Overvalued listed property in SA losing its lustre

Posted On Wednesday, 19 August 2015 09:40 Published by
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Some pundits believe South African listed property’s strong run over several years is set to be derailed by revaluations and a slow-growing economy.

Angelique de Rauville

OME pundits believe South African listed property’s strong run over several years is set to be derailed by revaluations and a slow-growing economy. Dries du Toit, a former chief investment officer at Sanlam Investment Management, said at the IPD MSCI South African Property Conference in Cape Town last week that listed property was slightly overvalued and would be rerated. Direct property was more likely to bring strong returns, especially unlisted residential property.

“We are looking for our Cinderella asset as opposed to uglysister investments. Listed property proved to be that for the past few years but there are forces which will weaken its return going forward,” he said. Over the past decade, South African listed property had achieved a total return of 21.5% but it would not manage even half that over the next five years, Mr du Toit said. “I think the sector is slightly overvalued.

We are going to see some rerating and it returning 8% to 10% over the next five years. On the other hand, I can see direct property managing 14% over the same period.” But some listed property managers have said that while parts of the sector are too expensive, there are property funds that are undervalued, and that investors should be more active when it comes to buying listed property stocks as opposed to just buying the FTSE/JSE Sapy (South African Property) index as a passive investing strategy.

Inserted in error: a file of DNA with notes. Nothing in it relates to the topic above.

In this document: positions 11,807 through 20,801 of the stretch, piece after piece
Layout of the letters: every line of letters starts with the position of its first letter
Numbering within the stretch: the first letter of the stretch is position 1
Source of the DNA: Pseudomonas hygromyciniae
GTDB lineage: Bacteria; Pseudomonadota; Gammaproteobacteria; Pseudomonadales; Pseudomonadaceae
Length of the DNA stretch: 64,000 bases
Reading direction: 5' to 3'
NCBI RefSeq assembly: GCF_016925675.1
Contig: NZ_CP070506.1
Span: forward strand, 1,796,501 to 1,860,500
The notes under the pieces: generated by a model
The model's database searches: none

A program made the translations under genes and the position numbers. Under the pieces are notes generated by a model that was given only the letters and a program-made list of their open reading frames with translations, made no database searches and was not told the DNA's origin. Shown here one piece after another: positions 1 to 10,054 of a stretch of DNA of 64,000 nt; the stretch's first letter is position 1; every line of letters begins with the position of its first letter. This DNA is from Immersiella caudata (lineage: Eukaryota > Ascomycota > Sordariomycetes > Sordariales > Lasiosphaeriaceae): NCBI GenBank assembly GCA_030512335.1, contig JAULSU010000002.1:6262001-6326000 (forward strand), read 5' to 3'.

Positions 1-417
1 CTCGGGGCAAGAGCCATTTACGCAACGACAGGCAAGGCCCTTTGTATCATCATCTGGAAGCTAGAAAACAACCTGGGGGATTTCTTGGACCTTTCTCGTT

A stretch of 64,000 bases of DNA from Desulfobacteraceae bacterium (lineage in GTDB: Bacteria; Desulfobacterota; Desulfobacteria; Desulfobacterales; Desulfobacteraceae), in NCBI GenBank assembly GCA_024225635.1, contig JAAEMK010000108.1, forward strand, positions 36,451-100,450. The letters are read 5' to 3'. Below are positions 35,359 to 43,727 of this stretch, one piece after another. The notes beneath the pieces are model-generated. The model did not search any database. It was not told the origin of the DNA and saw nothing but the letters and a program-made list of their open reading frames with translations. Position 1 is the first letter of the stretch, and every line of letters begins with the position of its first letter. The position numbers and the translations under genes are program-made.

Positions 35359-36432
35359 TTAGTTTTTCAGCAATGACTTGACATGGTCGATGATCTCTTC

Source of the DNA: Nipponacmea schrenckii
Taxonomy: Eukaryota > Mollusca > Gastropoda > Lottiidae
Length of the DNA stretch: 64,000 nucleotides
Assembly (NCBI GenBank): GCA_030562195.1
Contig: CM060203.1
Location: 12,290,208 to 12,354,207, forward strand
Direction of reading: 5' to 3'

Texton Property Fund CEO Angelique de Rauville said at the IPD conference that many asset managers, especially those who had recently begun investing in property stocks, were suddenly becoming hesitant to invest further, thinking the whole sector was too expensive.

“Many stocks trade at large premiums to net asset value (NAV) but some are trading at discounts to NAV,” she said. “Beyond that there are a number of funds that have strong growth potential, especially those finding opportunities abroad like Texton.”

Grindrod Asset Management’s chief investment officer, Ian Anderson, said that overall even if investors found listed property funds that offered attractive returns, they would still fall short of the stellar performances of the past five years. “We won’t see 25% or 35% returns.

We may get some double-digit returns on certain stocks, but ultimately we are entering a low-return environment for all asset classes. “The key is to invest carefully and at as low a cost as possible,” he said.

Source: Business Day

 

Last modified on Wednesday, 19 August 2015 11:47

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